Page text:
Creating Effective Sworn Statements
A sworn statement is a document that details facts relevant to a court or legal proceeding and can be used in court cases or other situations where sworn testimony is required. Creating a sworn statement can be difficult, particularly if you have never done one before.
If you are creating a sworn statement document for a legal proceeding, you may want more information on how to make it effective. Below, we give you tips on structuring your statement, writing a sworn statement effectively, and avoiding common mistakes. Take a look now to learn more.
Understanding Sworn Statements
If you’ve looked online at sworn statements and affidavit example documents, you will likely see how much they have in common. In fact, many people in the US actually call sworn statements affidavits. However, the two do have their differences.
Sworn statements can be used in a number of different settings. They may be used as evidence in court proceedings, as part of witness testimony, or in other legal and administrative matters.
A sworn statement does not need to be acknowledged by a notary public as an affidavit does, but it does need to include an endorsement signed by the declarant, which confirms that the statements made were truthful under penalty of perjury. Some federal courts and states allow sworn statements rather than affidavits, depending on the jurisdiction.
Other names that worn statements go by include ‘sworn declaration’ and ‘statement under penalty of perjury.’ It may be taken orally but is often written. It is also given under oath and filed with the clerk of a court.
Sworn statements may be used in court proceedings to save time and for witnesses who want to provide evidence but cannot attend court.
Structuring a Sworn Statement
There are a few items that must be included within your sworn statement. These are as follows.
- Personal details, including the name, age, occupation, and address of the declarant
- An in-depth and detailed account of the incident or event being recited
- An endorsement which states that the information included in the statement is true and subject to a penalty of perjury
- The declarant’s signature
- The date the sworn statement was created
Tips for Writing an Effective Sworn Statement
Sometimes, when you’re asked to write a sworn statement, you will be given an example or structure to follow. At other times, you might not. For this reason, we have collated our top tips for writing effective sworn statements below.
- Make sure you understand the purpose: Before beginning your sworn statement, you need to understand why you’re writing it in the first place. If you’re unsure, ask someone or re-read our ‘Understanding Sworn Statements’ section.
- Be clear and concise: This is a must. Don’t try to use flowery language or descriptions; just write in plain language and avoid using any terms, like business jargon, technical terms, or complex words, that may be difficult to understand or need further explanation.
- Be logical: For the most part, a sworn statement details a chain of events, so be logical in how you present this information. Make sure it is coherent, and try to make it chronological. You could use numbers or headings to ensure the reader can follow.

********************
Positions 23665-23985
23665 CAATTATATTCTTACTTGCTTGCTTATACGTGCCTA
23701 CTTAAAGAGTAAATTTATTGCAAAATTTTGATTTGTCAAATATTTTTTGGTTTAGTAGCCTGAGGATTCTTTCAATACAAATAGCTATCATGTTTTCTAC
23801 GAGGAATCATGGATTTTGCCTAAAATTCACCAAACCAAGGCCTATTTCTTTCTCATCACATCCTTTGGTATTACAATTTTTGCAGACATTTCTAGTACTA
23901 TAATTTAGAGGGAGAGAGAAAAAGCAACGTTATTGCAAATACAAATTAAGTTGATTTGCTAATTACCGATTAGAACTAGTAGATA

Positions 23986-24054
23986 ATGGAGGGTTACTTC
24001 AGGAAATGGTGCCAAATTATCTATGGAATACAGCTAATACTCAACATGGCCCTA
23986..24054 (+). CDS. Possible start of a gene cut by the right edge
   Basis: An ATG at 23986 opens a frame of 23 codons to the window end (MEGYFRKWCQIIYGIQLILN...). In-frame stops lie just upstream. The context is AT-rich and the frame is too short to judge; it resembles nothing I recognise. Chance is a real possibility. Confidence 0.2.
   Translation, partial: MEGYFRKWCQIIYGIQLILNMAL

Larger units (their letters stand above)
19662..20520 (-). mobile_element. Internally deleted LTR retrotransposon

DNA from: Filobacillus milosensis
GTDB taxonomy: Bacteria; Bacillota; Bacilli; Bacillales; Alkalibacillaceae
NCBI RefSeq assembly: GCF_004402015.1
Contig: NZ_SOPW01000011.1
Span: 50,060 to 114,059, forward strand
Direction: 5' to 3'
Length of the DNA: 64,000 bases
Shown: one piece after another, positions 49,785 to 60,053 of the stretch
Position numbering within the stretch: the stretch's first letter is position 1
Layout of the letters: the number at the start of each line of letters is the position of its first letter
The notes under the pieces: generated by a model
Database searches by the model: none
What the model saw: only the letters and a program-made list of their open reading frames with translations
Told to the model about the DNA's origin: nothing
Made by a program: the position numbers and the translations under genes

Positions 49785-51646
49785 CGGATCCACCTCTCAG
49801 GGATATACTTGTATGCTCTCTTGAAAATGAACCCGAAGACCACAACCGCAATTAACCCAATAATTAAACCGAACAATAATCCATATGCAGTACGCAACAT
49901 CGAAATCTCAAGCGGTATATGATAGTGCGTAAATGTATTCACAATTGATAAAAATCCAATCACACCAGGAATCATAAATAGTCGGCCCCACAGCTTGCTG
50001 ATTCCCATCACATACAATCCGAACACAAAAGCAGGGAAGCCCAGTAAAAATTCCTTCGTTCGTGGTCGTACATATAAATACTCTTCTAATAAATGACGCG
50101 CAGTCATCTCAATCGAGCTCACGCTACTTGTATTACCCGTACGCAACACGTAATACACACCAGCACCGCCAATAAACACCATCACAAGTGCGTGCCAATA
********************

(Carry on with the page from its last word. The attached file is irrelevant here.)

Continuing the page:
- Be truthful: Sworn statements are given under penalty of perjury, so your actions can have serious legal consequences if you aren’t truthful. Be accurate in everything you include; if you don’t know something, it is okay to say so.
- Be specific: Besides being truthful, you must also be highly specific. This means adding names, dates, locations, and any other information that will support your statement and ensure it is as detailed as possible.
- Avoid adding opinions: Though it can be tempting, you shouldn’t add any opinions or speculation. Add what you know to be the truth and avoid other statements.
- Review and edit: Make sure to read over the statement and look for spelling errors that could be confusing. Consider having someone else read over it, too.
- Follow any formatting guidelines: Sometimes, you may be required to submit a sworn statement using specific fonts, font sizes, margins, and more. Make sure you follow these guidelines if applicable.
- Seek legal guidance: If you’re unsure of any aspect of writing your sworn statement, consider seeking legal guidance. They will be able to offer advice and ensure you’re including everything necessary.
Common Mistakes to Avoid When Writing a Sworn Statement
If you follow the guidelines and keep our tips in mind, you’re likely to create an acceptable sworn statement. However, there are some mistakes that people often make that you should be aware of.
- Exaggeration or understatement: Getting the balance right between these two can be difficult. Just stick to the truth and keep any emotions out of it to avoid over or understatements.
- Incomplete information: Try to include all crucial information. If you don’t know something, then ensure that it is recorded. Incomplete information can weaken your statement.
- Inconsistencies: Your statement must be consistent to avoid a challenge to your credibility. Having someone else read over it may help to prevent this.
Preparing a sworn statement can be nerve-wracking, but by following our few tips, you will be able to create an effective statement. If you’re unsure of how to proceed, remember that you can seek legal guidance for advice on creating an effective sworn statement.